Let's start with this: according to the Pentagon, the production and acquisition costs of Lockheed Martin's F-35 fighter jet, the military's most expensive weapons program, have risen yet again, this time by 4.3% since 2010 to $395.6 billion. If you're talking about the total cost of the system, including maintenance and support for the nearly 2,500 planes that will some (endlessly delayed) day be produced for the military, that has now reached an estimated $1.51 trillion, a 9% rise since 2010. All this for a plane that some experts doubt has any particular purpose in the future U.S. arsenal.
At last, however, the House of Representatives seems to have had enough of wasteful spending programs. Perhaps its members also read the recent poll that shows Americans generally support more funds for the Defense Department -- until, that is, they are told just how much is spent on defense compared to other budget items. Then, 75% of them (67% of Republicans) back significant cuts, an average of 18%, in that budget to reduce the federal deficit.
Whatever the explanation, last week the Republican-dominated House finally took out the pruning shears and acted with remarkable decisiveness. They sent a bill to the Senate cutting $310 billion from the deficit over the next decade. The F-35 program went down in flames.
Oh wait, that's my mistake. Actually, they slashed food stamps, children's health care, funds to hospitals that serve the poor, and Medicaid -- all in order to shield the Pentagon from future cuts. In fact, the House bill actually adds more than $8 billion to the Pentagon budget. As the New York Times reports, if the House bill were to become law, "the nonpartisan Congressional Budget Office estimated that more than 20 million children would face reduced food and nutrition support, almost 300,000 would be knocked off the federal school lunch program, and at least 300,000 would lose access to the State Children's Health Insurance Program."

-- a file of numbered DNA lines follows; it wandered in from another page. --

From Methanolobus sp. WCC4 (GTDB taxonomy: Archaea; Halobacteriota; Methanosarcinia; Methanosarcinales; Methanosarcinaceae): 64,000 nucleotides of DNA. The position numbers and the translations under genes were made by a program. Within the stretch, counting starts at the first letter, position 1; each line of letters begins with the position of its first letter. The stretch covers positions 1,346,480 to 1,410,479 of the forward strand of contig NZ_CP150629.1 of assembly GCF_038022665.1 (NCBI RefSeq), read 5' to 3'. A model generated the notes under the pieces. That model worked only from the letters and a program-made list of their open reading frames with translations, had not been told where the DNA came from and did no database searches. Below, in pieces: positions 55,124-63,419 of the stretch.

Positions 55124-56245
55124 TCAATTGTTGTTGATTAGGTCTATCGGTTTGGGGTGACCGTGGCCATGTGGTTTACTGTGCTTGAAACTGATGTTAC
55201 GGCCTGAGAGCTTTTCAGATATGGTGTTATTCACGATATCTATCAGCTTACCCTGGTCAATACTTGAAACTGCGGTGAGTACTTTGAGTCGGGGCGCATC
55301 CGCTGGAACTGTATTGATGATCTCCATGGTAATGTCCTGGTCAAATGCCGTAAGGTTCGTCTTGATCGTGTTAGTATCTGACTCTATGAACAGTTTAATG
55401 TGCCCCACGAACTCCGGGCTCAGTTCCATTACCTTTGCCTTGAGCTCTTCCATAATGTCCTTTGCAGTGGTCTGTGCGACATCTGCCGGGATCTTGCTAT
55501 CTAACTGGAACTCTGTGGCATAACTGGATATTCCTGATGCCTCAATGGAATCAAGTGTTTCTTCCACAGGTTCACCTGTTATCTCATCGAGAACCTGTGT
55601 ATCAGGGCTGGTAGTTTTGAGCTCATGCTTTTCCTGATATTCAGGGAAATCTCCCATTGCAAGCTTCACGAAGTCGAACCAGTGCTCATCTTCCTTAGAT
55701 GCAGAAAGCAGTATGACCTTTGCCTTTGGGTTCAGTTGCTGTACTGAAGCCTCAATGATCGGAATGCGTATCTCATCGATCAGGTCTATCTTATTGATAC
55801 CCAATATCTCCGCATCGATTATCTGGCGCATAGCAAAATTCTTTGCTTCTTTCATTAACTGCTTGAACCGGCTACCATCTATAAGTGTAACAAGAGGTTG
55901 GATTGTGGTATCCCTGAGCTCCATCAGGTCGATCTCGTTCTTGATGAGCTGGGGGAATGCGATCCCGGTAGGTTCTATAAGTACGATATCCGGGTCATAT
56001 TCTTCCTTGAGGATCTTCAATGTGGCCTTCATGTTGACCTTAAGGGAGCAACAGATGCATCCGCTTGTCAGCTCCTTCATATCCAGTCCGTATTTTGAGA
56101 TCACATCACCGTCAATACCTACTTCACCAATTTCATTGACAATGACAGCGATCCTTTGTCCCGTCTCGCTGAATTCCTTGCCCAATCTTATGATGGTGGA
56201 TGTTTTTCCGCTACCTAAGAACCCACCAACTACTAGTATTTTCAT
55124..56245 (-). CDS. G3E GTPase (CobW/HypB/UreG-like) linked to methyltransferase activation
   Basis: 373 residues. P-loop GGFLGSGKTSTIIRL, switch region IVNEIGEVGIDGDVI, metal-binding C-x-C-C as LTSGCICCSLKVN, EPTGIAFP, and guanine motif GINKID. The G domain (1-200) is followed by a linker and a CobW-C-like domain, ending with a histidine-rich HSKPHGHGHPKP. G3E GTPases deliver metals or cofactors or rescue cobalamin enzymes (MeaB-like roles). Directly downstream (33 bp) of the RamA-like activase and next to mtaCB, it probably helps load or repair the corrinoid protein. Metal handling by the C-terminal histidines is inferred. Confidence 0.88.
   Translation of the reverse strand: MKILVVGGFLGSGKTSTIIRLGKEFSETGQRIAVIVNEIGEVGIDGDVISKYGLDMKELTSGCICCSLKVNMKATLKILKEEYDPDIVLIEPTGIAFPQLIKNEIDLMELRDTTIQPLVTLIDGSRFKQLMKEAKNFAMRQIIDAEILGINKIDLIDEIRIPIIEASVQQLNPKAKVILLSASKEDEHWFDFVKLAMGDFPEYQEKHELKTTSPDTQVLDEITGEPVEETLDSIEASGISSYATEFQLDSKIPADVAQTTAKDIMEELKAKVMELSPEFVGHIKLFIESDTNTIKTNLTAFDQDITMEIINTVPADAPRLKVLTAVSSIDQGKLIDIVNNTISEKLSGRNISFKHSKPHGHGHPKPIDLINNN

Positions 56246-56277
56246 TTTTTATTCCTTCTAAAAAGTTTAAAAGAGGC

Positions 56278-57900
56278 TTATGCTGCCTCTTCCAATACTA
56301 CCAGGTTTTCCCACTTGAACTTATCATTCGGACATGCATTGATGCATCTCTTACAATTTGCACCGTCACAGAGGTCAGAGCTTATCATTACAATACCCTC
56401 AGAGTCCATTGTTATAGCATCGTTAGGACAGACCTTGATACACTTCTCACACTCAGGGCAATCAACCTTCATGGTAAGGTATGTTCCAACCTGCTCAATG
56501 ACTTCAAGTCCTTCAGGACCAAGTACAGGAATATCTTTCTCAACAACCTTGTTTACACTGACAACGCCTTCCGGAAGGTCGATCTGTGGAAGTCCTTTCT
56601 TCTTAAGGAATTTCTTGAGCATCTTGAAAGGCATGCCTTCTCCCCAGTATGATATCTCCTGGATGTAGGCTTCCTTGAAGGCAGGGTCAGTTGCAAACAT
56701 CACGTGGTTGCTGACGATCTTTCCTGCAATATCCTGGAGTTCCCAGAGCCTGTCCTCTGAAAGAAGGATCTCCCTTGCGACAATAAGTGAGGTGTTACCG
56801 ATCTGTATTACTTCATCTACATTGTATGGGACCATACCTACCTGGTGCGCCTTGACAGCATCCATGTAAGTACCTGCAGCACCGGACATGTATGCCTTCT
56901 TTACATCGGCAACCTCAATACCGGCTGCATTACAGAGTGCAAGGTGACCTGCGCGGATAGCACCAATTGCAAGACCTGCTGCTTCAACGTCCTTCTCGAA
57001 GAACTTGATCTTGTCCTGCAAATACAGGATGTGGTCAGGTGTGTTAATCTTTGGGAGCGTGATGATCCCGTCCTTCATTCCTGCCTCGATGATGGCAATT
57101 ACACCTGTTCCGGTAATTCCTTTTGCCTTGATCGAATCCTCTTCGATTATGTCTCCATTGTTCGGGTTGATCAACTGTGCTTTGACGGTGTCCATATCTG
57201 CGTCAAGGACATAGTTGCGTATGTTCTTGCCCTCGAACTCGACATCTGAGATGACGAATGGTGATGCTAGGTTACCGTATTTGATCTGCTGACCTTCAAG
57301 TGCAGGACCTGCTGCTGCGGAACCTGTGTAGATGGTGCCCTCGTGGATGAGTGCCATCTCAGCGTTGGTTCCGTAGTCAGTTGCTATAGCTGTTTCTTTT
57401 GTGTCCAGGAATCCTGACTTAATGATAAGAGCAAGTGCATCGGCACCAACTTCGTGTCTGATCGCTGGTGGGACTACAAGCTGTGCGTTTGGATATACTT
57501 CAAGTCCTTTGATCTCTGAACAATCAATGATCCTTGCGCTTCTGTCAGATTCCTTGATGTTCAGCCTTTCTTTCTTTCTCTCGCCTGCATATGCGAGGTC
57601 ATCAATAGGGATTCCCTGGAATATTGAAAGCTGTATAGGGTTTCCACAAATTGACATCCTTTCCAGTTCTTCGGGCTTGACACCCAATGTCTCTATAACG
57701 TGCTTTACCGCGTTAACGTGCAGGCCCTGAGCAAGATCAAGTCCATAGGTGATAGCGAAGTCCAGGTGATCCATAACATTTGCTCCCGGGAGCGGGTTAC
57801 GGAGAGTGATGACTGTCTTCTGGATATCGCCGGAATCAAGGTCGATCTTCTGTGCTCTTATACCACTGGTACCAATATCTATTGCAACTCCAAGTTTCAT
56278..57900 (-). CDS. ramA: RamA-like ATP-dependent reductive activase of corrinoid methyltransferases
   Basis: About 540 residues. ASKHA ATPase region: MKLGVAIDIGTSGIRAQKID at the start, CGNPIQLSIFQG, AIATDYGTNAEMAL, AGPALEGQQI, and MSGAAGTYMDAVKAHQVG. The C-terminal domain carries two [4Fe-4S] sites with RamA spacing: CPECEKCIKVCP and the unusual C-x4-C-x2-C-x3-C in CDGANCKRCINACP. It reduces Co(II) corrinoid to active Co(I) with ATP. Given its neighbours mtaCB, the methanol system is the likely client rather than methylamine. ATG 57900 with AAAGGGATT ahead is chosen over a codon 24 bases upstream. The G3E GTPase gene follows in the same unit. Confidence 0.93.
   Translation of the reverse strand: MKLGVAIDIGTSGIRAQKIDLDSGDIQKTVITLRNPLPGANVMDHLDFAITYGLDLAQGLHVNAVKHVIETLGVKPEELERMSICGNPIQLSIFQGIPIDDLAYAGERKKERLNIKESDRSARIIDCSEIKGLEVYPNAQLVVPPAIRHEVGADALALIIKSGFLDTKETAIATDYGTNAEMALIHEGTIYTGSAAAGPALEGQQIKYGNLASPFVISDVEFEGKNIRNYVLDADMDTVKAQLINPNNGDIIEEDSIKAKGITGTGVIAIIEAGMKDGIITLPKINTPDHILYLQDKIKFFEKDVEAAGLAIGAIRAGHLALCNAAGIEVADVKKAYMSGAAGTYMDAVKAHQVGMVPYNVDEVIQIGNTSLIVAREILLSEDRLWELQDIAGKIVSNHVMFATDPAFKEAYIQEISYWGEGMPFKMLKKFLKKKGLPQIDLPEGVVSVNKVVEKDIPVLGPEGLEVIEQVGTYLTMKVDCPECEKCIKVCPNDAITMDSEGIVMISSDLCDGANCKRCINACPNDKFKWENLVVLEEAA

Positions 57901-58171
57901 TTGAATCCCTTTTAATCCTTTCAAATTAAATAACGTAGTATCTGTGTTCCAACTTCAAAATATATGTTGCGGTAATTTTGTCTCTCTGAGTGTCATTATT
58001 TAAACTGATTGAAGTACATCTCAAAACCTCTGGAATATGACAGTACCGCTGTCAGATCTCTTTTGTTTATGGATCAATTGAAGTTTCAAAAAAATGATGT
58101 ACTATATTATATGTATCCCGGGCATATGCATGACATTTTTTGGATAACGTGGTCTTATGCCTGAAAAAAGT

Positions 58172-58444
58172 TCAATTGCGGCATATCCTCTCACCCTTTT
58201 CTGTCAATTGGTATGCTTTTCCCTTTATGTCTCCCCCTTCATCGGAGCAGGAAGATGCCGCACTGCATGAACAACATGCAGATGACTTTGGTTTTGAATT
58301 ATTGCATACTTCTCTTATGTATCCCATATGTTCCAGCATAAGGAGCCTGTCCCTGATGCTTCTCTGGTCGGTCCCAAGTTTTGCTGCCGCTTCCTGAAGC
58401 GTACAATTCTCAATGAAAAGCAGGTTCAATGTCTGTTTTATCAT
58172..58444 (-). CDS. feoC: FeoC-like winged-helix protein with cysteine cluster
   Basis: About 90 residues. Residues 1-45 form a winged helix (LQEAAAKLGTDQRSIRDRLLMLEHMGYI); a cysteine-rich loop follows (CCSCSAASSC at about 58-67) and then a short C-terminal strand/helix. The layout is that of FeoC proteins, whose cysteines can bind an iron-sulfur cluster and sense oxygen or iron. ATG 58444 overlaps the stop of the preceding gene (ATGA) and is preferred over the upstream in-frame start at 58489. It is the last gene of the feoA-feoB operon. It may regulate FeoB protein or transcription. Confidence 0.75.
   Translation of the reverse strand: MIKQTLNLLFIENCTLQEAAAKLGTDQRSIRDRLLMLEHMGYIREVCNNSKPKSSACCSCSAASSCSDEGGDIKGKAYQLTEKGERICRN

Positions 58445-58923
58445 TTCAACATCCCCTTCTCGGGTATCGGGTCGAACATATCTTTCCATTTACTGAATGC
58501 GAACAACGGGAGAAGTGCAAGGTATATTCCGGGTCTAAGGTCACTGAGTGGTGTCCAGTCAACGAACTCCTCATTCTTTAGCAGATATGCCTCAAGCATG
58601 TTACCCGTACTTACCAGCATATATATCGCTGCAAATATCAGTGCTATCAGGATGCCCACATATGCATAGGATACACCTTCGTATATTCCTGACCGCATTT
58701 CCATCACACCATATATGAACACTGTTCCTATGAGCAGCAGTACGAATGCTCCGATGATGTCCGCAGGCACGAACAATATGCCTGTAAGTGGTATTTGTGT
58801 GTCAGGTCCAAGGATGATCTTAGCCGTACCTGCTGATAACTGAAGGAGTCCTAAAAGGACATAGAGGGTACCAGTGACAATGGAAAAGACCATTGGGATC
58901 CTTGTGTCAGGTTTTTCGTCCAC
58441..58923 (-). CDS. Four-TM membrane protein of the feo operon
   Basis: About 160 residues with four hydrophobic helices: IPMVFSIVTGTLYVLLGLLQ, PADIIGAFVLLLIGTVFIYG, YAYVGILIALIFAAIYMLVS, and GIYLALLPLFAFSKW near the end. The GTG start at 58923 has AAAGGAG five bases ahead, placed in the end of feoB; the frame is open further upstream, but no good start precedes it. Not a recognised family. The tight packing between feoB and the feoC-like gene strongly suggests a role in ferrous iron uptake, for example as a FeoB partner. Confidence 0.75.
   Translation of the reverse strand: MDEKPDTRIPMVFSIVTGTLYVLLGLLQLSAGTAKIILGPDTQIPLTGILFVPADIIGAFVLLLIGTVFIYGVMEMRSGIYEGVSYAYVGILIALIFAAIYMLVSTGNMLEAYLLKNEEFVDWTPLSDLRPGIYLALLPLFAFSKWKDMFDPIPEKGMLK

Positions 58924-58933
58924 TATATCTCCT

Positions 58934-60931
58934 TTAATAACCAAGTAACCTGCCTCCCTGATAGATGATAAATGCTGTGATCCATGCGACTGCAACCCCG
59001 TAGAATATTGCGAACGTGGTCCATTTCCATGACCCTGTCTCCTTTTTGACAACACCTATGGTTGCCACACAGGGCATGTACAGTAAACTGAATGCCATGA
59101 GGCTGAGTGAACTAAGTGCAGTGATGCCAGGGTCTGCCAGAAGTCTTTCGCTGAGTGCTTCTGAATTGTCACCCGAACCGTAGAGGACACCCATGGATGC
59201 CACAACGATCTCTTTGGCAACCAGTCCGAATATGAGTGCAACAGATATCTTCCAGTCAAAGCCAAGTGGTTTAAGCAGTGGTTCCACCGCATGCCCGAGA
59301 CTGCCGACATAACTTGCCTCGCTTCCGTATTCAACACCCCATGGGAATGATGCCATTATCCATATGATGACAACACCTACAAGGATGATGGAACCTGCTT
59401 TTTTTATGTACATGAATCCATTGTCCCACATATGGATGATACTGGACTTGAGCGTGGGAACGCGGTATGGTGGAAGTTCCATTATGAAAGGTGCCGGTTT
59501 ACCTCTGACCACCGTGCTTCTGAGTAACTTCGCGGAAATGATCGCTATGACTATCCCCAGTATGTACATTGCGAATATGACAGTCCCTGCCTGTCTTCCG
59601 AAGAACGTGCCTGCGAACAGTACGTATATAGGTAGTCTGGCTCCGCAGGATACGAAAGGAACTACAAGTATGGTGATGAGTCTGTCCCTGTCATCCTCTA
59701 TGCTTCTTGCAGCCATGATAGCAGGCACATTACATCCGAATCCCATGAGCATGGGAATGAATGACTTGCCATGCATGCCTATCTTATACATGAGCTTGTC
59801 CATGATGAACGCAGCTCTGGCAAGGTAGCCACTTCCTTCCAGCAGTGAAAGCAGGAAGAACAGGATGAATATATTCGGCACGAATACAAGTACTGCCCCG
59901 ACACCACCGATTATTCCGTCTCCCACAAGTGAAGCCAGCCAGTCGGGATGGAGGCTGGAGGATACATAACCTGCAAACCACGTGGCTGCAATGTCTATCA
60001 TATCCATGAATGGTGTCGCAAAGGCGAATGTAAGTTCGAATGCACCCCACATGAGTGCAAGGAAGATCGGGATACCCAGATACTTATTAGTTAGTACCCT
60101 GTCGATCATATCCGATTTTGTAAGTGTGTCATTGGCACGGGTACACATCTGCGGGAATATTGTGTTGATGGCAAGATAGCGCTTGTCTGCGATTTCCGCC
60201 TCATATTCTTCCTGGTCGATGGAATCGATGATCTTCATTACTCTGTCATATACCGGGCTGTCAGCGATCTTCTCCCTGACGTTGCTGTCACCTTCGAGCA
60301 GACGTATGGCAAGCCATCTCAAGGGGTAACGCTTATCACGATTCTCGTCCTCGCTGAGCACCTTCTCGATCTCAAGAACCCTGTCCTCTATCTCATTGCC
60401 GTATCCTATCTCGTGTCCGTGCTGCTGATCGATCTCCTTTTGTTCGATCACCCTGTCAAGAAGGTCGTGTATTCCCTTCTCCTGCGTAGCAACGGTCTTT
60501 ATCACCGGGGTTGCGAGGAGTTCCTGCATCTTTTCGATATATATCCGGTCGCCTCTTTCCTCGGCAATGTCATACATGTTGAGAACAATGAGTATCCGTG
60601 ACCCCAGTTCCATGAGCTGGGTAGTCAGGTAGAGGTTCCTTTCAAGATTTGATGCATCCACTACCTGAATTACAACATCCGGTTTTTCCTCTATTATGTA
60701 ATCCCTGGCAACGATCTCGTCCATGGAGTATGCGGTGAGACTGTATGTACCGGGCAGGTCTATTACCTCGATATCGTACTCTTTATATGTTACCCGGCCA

Admittedly, at the moment, the House bill won't make it through the Senate. But consider it a test-run for at least one possible future. A recent estimate of what Mitt Romney's campaign-trail plans for Pentagon spending might mean suggests that, were he elected, defense spending would increase by more than $2 trillion over the next decade. Imagine what that would do to the poor. As TomDispatch regular and retired Air Force Lieutenant Colonel William Astore suggests, by the time election 2012 is over, the Pentagon budget is likely to be locked and loaded for years to come. (To catch Timothy MacBain's latest Tomcast audio interview in which Astore discusses how the two presidential candidates are sure to out-militarize each other in the coming campaign, click here or download it to your iPod here.) Tom
The National Security State Wins (Again)
Why the Real Victor in Campaign 2012 Won't Be Obama or Romney
By William J. Astore
Now that Mitt Romney is the presumptive nominee of the Republican Party, the media is already handicapping the presidential election big time, and the neck-and-neck opinion polls are pouring in. But whether President Obama gets his second term or Romney enters the Oval Office, there's a third candidate no one's paying much attention to, and that candidate is guaranteed to be the one clear winner of election 2012: the U.S. military and our ever-surging national security state.
The reasons are easy enough to explain. Despite his record as a "warrior-president," despite the breathless "Obama got Osama" campaign boosterism, common inside-the-Beltway wisdom has it that the president has backed himself into a national security corner. He must continue to appear strong and uncompromising on defense or else he'll get the usual Democrat-as-war-wimp label tattooed on his arm by the Republicans.